Implementing the challenge handler in Android applications

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Overview

When trying to access a protected resource, the server (the security check) sends back to the client a list containing one or more challenges for the client to handle.
This list is received as a JSON object, listing the security check name with an optional JSON of additional data:

{
  "challenges": {
    "SomeSecurityCheck1":null,
    "SomeSecurityCheck2":{
      "some property": "some value"
    }
  }
}

The client must then register a challenge handler for each security check.
The challenge handler defines the client-side behavior that is specific to the security check.

Creating the challenge handler

A challenge handler is a class that handles challenges sent by the MobileFirst Server, such as displaying a login screen, collecting credentials, and submitting them back to the security check.

In this example, the security check is PinCodeAttempts which was defined in Implementing the CredentialsValidationSecurityCheck. The challenge sent by this security check contains the number of remaining attempts to login (remainingAttempts) and an optional errorMsg.

Create a Java class that extends SecurityCheckChallengeHandler:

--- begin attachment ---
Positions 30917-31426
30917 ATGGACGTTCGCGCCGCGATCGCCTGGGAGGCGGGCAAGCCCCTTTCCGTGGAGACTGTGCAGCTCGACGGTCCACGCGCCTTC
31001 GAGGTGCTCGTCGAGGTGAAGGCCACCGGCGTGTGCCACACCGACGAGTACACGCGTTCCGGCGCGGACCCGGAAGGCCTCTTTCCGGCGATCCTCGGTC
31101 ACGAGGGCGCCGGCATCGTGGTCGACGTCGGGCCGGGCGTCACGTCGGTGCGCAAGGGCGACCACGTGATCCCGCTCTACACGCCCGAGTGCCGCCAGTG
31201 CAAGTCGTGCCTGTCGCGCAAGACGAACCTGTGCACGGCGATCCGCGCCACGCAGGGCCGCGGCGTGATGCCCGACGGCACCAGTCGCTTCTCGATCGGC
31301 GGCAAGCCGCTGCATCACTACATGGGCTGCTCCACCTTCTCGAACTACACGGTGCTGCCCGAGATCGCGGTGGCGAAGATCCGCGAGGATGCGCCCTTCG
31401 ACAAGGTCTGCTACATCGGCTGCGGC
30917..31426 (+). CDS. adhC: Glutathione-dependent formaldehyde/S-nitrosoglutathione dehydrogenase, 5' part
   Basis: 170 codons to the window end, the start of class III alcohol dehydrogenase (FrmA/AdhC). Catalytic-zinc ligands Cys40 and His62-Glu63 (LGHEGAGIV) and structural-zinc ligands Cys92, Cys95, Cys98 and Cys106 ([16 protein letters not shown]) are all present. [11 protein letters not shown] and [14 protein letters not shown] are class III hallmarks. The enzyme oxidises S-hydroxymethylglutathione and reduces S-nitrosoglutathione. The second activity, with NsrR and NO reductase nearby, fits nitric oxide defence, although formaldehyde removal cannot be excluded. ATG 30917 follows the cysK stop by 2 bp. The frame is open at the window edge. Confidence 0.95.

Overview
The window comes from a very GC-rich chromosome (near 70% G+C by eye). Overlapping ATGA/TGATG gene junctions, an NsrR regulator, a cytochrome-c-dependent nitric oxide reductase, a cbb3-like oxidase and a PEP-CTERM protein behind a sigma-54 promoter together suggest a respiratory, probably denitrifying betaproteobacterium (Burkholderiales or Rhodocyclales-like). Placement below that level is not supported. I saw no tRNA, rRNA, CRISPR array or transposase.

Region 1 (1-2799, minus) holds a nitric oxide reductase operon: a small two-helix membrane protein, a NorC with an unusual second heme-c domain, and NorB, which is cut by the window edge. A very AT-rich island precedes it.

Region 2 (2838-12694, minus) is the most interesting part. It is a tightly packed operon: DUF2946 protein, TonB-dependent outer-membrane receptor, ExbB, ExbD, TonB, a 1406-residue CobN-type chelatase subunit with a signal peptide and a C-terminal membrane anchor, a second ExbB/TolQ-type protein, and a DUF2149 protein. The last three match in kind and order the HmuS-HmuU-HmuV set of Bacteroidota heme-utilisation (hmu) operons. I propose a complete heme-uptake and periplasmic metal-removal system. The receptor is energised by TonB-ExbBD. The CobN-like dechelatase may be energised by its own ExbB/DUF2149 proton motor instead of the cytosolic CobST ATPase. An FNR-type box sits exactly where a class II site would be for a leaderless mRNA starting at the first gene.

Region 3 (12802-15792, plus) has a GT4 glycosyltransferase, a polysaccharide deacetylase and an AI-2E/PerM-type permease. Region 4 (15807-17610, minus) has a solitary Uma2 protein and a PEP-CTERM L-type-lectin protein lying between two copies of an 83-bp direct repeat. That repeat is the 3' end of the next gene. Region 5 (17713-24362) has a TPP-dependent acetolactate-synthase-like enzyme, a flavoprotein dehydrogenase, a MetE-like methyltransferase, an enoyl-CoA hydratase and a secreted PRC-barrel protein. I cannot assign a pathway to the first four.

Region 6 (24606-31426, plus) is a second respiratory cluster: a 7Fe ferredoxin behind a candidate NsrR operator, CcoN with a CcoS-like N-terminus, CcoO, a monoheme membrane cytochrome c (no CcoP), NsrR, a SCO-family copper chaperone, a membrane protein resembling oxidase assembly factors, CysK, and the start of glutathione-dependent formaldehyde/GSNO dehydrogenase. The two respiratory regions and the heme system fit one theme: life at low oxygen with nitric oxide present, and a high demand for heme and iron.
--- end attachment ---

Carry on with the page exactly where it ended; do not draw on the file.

public class PinCodeChallengeHandler extends SecurityCheckChallengeHandler {

}

Handling the challenge

The minimum requirement from the SecurityCheckChallengeHandler protocol is to implement a constructor and a handleChallenge method, which prompts the user to provide the credentials. The handleChallenge method receives the challenge as a JSONObject.

Add a constructor method:

public PinCodeChallengeHandler(String securityCheck) {
    super(securityCheck);
}

In this handleChallenge example, an alert prompts the user to enter the PIN code:

@Override
public void handleChallenge(JSONObject jsonObject) {
    Log.d("Handle Challenge", jsonObject.toString());
    Log.d("Failure", jsonObject.toString());
    Intent intent = new Intent();
    intent.setAction(Constants.ACTION_ALERT_MSG);
    try{
        if (jsonObject.isNull("errorMsg")){
            intent.putExtra("msg", "This data requires a PIN code.\n Remaining attempts: " + jsonObject.getString("remainingAttempts"));
            broadcastManager.sendBroadcast(intent);
        } else {
            intent.putExtra("msg", jsonObject.getString("errorMsg") + "\nRemaining attempts: " + jsonObject.getString("remainingAttempts"));
            broadcastManager.sendBroadcast(intent);
        }
    } catch (JSONException e) {
        e.printStackTrace();
    }
}

The implementation of alertMsg is included in the sample application.

If the credentials are incorrect, you can expect the framework to call handleChallenge again.

Submitting the challenge’s answer

Once the credentials have been collected from the UI, use the SecurityCheckChallengeHandler’s submitChallengeAnswer(JSONObject answer) method to send an answer back to the security check. In this example, PinCodeAttempts expects a property called pin containing the submitted PIN code: